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CHAN 0732
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CHAN 0732

Palestrina: Offertoria

The Classical Shop
release date: February 2007

Originally recorded in 2006

Artists:

Richard Marlow


Choir of Trinity College, Cambridge



Venue:

Chapel of Trinity College, Cambridge



Producer:

Morten Winding



Engineer:

Simon Eadon


George Murphy

(Assistant)

Record Label
Chaconne

Genre:

Choir




Total Time - 68:03
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GIOVANNI PIERLUIGI DA PALESTRINA

(1525/26-1594)
Select Complete Single Disc for
   
 

Offertoria

68:18  
  from Offertoria totius anni secundum Sanctae Romanae Ecclesiae consuetudinem (Rome, 1593)  
1 Ad te levavi 3:43
2 Deus tu conversus 3:10
3 Benedixisti, DOmine 3:13
4 Ave Maria 3:33
5 Deus enim firmavit 2:03
6 Jubilate Deo omnis terra 2:10
7 Jubilate Deo universa terra 2:25
8 Dextera Domini 2:22
9 Bonum est confiteri 2:05
10 Perfice gressus meos 2:57
11 Benedictus es Domine 3:06
12 Scapulis suis 2:46
13 Meditabor in mandatis tuis 3:00
14 Justitiæ Domini rectæ 2:58
15 Laudate Dominum 2:23
16 Confitebot tibi Domine 2:20
17 Improperium expectavit 4:20
18 Terra tremuit 1:59
19 Angelus Domini 2:07
20 Deus, Deus meus 3:17
21 Lauda anima mea 2:01
22 Benedicite gentes 2:36
23 Ascendit Deus 1:48
24 Confirma hoc, Deus 2:31
25 Benedictus sit Deus 3:10
   
 Richard Marlow
  6-8 July 1999  
The Trinity College Cambridge Choir’s cycle continues with this new disc

Their inspired singing on previous releases received excellent reviews.

Comprehensive collection of one genre of Palestrina’s liturgical works – repertoire rarely recorded.

Few composers of the sixteenth century have attracted such myths about their output as Giovanni Pierluigi da Palestrina. For many, Palestrina was the epitome of Roman Catholic music: ‘a genius whose works breathes divine harmony, and enable us to sing in a style so truly sublime the praises of our Maker.’

With performances by the Choir of Trinity College, Cambridge, this recording concentrates on the offertories from Advent Sunday to Trinity Sunday, taken from Offertoria totius anni secundum Sanctae Romanae Ecclesiae consuetudinem, published in 1593. Palestrina’s reverence for the liturgical role of music is expressed throughout his oeuvre and induces a sense of awe in the listener. These exquisite performances reveal the highly controlled polyphony for which Palestrina is so famous. The motets epitomise his restrained compositional style, features of which are the use of carefully prepared dissonance and discrete word painting.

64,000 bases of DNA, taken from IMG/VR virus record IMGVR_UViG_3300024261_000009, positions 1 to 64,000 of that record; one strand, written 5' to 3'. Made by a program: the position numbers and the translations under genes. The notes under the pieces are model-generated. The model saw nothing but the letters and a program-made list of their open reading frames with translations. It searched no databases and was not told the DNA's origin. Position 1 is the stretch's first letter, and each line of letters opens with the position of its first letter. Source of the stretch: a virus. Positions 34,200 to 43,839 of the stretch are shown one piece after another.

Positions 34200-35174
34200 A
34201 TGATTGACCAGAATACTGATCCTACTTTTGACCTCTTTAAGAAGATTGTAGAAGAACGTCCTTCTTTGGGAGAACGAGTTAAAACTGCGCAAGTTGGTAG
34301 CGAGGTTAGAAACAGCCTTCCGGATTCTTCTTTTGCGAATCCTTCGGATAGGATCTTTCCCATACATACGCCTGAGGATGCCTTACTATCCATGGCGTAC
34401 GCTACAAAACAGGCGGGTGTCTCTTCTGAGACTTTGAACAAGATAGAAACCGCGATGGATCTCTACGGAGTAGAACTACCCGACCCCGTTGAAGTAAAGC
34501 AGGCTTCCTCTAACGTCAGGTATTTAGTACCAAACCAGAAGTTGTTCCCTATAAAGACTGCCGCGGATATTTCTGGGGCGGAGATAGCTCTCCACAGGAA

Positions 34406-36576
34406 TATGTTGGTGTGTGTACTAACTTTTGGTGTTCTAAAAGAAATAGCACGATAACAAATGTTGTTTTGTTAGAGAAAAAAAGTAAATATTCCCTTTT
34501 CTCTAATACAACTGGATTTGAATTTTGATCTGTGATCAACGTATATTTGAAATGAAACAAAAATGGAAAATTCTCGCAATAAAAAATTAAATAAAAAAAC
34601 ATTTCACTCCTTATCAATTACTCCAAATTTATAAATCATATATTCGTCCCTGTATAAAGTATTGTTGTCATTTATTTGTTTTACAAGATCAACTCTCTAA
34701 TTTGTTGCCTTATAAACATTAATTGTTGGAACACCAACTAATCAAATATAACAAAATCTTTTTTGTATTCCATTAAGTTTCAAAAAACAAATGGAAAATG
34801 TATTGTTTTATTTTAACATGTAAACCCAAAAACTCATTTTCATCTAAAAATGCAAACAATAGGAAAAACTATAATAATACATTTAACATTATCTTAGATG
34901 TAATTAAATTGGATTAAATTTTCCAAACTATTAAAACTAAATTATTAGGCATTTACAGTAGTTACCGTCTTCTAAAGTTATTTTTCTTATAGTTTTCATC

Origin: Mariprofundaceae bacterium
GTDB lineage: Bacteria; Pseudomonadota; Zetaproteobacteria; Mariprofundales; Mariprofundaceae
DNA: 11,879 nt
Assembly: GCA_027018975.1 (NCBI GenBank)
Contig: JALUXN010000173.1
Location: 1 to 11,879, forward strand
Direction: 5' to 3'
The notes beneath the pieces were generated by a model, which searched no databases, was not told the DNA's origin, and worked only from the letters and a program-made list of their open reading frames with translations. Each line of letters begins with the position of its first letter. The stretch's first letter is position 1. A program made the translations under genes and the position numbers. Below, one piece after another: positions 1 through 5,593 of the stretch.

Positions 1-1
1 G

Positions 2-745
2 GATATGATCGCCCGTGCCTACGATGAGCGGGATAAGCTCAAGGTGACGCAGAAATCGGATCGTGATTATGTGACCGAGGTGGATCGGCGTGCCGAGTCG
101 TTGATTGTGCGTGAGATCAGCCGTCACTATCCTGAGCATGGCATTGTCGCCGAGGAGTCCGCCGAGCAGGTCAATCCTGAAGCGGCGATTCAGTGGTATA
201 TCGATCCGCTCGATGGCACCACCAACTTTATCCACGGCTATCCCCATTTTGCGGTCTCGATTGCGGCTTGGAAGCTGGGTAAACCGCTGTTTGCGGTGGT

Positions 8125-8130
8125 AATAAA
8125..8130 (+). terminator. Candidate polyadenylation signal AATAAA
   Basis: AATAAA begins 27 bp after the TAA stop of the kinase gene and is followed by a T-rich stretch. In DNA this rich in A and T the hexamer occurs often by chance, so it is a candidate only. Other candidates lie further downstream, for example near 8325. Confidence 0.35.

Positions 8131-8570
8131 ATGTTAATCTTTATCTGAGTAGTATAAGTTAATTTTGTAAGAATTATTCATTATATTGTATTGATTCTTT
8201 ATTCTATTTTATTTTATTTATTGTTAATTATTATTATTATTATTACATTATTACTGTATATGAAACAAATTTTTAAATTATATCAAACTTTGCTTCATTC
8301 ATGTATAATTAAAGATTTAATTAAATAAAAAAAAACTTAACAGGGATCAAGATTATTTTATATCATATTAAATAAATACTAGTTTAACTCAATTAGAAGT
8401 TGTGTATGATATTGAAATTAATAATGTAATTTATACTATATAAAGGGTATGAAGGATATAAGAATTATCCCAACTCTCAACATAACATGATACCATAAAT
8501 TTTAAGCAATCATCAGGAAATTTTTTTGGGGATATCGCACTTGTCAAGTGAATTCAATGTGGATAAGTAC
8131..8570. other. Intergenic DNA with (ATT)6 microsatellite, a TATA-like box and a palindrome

The choir of Trinity College performs these absolute gems with conviction, integrity and tranquil beauty, making the disc a welcome addition to the catalogue.

I am especially impressed with the choir’s ability to adapt its delivery to the specific style of the music performed… Marlow has clearly taken great pains to project the expressive content of the motets with a careful shaping of dynamic gestures and articulation though there are no indications for these aspects of performance in the original sources. Sometimes the lines are delivered with great smoothness, and sometimes there is an energetic marking of the rhythms… Marlow never allows Palestrina to become perfunctory or bland, and this is a noteworthy achievement in a programme of 25 motets that were never intended to be heard at one setting.
American Record Guide

The beauty of the man’s music and his sheer inventive genius are what you’ll remember after listening to this album… the overall results are hard to resist.
Classic FM Magazine

Taken overall these are unfailingly sympathetic performances of music which is designed to serve a purpose rather than be listened to for its own sake. Coupled with Chandos’s warm recording and excellent booklet notes, this is a very worthwhile release indeed.
International Record Review

…this mixed choir of 30 voices is persuasive and confident and demonstrates clearly the variety and ingenuity of Palestrina’s compositional technique.
BBC Music Magazine

…natural territory for the Trinity College singers.
International Record Review on Duruflé.

A reflective performance throughout.
Gramophone on Mendelssohn

Reviews from previous releases:
The performances are robust yet sensitive… and the recorded sound is sumptuous. This is a triumph for Marlow and his Trinity College Choir, for Chandos, and, above all, for Mendelssohn’s reputation as an inventive and deeply rewarding composer of sacred choral pieces.
International Record Review on Mendelssohn

Though the choir numbers 27, the singing is light and flexible, capable of a wide dynamic range. The wider availability of this fine disc is welcome. I wonder if Chaconne will complete the set?
Fanfare



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